Today The New York Times posted this video, titled "How Ted Cruz Connects."
There are several things worth noting about this video. First, Cruz is a much better speaker than you probably imagined he is. The video starts with a corny joke, but it's delivered with pretty good timing. After that we see Cruz preaching, and preaching effectively, as if he's learned a lot from his minister father.
Maybe what he's saying leaves you cold. It doesn't appeal to me. But I think it could appeal to a lot of heartland Americans, people -- not all of them conservative by any means -- for whom America is one big small town, mostly white, mostly Christian, where the citizens seek to preserve Norman Rockwell values but are struggling to do so. The country, in other words, where Ronald Reagan and George W. Bush became two-term presidents and, to some people, American heroes.
The Cruz in this video doesn't seem like an angry wingnut nerd who's obsessed with politics. If you were heartlander who heard him talk like this, you'd think he's a devout young man who believes in simple but profound virtues. I can see why he's supplanted Ben Carson as the Christian-right candidate of choice in Iowa (and elsewhere in Republican America).
I'd also like to point out that he's being taken very seriously here by the Times. Much of the mainstream press openly portrays Donald Trump as a buffoon or a dangerous demagogue -- but Cruz is portrayed here as a serious man with serious political skills. Crowds nod thoughtfully as he speaks; titles between segments of the video earnestly explain his rhetoric ("Mr. Cruz describes the political world through a religious narrative about saving a country in crisis"); there are sentimental shots of Cruz connecting with children. (Does the little girl with whom he exchanges a fist bump have Down's syndrome?)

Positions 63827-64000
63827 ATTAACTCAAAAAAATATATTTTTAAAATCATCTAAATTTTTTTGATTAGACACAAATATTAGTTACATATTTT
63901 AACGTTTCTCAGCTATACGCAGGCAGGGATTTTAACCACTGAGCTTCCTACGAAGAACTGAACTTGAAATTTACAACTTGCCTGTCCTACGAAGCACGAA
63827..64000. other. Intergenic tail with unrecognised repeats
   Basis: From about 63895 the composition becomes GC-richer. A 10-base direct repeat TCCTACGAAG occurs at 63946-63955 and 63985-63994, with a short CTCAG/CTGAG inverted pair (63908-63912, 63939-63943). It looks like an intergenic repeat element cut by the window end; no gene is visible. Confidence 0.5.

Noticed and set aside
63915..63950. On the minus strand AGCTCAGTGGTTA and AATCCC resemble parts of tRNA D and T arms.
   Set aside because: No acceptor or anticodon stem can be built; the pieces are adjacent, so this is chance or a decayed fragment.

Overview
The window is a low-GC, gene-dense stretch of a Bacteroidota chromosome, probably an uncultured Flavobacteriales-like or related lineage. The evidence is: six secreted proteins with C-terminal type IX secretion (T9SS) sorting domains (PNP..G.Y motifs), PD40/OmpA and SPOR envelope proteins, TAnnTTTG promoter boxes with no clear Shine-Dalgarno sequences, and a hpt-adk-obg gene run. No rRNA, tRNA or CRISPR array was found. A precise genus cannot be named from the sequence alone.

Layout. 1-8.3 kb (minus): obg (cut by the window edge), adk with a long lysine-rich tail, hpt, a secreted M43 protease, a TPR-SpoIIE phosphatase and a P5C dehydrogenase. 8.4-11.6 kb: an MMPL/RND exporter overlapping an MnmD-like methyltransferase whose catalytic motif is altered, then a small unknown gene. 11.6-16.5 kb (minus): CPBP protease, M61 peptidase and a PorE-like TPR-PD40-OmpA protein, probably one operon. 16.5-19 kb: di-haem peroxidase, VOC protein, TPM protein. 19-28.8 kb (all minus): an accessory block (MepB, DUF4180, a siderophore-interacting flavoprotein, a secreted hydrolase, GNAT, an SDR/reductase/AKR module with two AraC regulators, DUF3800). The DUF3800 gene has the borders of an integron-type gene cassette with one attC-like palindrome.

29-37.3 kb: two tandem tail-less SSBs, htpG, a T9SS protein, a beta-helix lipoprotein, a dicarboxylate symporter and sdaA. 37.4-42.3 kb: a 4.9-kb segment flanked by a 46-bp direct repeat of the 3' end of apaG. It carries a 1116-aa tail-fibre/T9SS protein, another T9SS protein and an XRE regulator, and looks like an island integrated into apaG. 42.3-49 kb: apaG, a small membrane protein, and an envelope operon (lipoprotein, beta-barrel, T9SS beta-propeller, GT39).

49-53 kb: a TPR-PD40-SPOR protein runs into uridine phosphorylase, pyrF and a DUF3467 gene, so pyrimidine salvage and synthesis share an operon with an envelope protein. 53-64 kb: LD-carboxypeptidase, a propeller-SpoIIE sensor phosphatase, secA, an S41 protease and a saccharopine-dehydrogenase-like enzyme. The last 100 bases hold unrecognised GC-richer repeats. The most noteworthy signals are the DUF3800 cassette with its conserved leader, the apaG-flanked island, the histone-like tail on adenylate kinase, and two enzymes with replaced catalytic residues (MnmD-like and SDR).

Cruz could go all the way. He has the money. He has enough staff for a good ground game in Iowa and elsewhere, which, as the Times noted over the weekend, isn't true of Trump. I think Trump will survive a loss in Iowa if he runs a relatively close second to Cruz, but if his organization fails to turn out the vote and Cruz beats him badly, and if ground game is a problem for Trump in other states, then I think Cruz will be on his way to the nomination. And he'll seem sane and within-the-pale to a lot of Very Serious political observers. That scares me.